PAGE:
Romeo and Juliet, Essential Revision Notes
As a prologue to the play, like in ancient Greek plays, a chorus comes out. Their opening speech serves as an introduction to the play, giving the audience a brief background story and an idea of the play to come. The Prologue itself creates the first sense of Fate in the play, by telling the audience of these star-crossed lovers who will end conflict with their death. The audience then watches the play with the expectation of what the Prologue has told them.
Enter two servants of Capulet, who talk to one another in a friendly jovial manner, they casually mock the house of Montague, their master’s rival. Seeing two servants of the Montagues enter, they consult with one another about the best way of provoking a fight without actually initiating violence. Samson bites his tongue at the Montagues – a very insulting gesture. A verbal conflict quickly escalates into a physical fight. Benvolio, a kinsmen of Montague, enters and tries to quell the fighting, drawing his sword so they would drop theirs. Tybalt, kinsmen of Capulet, enters and sees the servants of both houses, as well Benvolio, with drawn weapons.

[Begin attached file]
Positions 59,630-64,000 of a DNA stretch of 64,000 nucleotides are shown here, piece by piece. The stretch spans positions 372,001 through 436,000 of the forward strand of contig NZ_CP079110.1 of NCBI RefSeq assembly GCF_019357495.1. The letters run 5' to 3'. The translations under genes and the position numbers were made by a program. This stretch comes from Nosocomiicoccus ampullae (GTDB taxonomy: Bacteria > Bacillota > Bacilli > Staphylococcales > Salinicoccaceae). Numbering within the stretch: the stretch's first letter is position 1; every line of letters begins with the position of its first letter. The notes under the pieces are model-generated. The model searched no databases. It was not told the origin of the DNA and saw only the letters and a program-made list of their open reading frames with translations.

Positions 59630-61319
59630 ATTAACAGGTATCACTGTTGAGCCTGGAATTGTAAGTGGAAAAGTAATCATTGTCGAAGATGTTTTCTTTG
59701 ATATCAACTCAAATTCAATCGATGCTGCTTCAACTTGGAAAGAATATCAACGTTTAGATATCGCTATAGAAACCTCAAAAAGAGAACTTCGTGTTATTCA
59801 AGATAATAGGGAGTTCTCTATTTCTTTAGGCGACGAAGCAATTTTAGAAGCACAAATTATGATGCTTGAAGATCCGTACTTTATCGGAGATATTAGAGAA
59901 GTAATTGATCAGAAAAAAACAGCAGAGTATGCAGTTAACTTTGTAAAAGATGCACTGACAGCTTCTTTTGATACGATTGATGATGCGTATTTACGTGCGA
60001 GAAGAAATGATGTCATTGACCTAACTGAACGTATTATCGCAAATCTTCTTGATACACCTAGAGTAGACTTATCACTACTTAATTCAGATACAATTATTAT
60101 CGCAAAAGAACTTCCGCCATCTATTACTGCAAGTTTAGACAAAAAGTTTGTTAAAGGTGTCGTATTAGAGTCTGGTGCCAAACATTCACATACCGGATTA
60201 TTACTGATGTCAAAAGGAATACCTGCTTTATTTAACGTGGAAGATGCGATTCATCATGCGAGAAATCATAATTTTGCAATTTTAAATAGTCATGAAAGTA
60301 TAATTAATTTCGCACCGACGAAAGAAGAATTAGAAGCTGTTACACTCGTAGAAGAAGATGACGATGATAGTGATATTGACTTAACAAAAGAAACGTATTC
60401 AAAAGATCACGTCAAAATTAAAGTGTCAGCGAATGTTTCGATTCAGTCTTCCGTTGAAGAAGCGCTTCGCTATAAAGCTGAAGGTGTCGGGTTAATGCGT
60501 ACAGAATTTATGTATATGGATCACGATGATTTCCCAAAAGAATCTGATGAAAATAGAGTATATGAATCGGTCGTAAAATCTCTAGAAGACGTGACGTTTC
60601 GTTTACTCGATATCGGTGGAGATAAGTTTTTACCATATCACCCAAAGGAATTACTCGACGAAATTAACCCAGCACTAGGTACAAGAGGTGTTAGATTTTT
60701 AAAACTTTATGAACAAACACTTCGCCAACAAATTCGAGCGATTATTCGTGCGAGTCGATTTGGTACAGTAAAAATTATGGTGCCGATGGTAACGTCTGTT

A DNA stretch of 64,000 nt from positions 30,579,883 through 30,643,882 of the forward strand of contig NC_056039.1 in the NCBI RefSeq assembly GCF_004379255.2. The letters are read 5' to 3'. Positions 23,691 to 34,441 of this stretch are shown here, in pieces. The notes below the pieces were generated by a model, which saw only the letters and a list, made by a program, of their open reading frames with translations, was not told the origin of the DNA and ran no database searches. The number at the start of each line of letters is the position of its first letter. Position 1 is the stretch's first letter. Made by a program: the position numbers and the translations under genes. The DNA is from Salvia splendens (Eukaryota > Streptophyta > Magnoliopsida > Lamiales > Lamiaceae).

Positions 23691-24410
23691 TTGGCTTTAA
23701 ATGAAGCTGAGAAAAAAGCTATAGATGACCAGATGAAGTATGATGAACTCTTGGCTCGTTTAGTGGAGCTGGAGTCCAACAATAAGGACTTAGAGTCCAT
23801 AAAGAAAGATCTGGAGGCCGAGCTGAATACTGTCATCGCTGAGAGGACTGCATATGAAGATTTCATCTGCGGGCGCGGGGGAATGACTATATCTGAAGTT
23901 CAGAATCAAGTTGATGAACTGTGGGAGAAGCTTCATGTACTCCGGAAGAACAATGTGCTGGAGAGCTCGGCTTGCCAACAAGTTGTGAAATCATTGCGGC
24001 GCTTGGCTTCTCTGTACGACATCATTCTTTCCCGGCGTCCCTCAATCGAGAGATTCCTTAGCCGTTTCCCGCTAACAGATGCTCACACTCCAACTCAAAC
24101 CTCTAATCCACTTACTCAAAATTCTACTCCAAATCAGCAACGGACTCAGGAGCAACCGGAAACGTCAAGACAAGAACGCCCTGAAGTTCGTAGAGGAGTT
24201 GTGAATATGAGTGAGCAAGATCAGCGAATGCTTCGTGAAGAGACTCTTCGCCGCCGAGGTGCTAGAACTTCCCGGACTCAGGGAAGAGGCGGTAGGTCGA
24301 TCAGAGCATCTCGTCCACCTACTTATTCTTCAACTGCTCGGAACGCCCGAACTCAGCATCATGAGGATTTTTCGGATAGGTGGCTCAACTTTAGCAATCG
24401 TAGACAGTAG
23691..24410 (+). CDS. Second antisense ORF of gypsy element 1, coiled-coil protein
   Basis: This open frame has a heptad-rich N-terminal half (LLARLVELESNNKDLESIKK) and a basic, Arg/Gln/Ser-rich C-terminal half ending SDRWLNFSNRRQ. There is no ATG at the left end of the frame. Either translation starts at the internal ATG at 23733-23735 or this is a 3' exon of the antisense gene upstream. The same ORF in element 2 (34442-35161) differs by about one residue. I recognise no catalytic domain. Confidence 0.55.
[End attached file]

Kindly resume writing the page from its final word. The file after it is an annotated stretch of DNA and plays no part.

Benvolio tries to explain that he was merely keeping the peace, while Tybalt replies that he hates the word [peace] as much as he hates Montagues, and the brawl quickly escalates further. The heads of both houses, Lord Capulet and Lord Montague enter, followed quickly by Prince Escalus, who quickly commands the fighting to cease. The Prince, proclaiming that the fighting and brawling between the two families has gone on for far too long; “Three civil broils, bred of an airy word, / By thee, Old Capulet, and Montague, / Have thrice disturbed the quiet of our streets,” (A1.S1.L74-6) and he declares a death sentence on anyone who disturbs the peace again; “on pain of death” (A1.S1.L88).
The Prince exits, followed by the Capulets and the brawlers, Lord and Lady Montague and Benvolio remain. Benvolio describes to his uncle what had happened and ...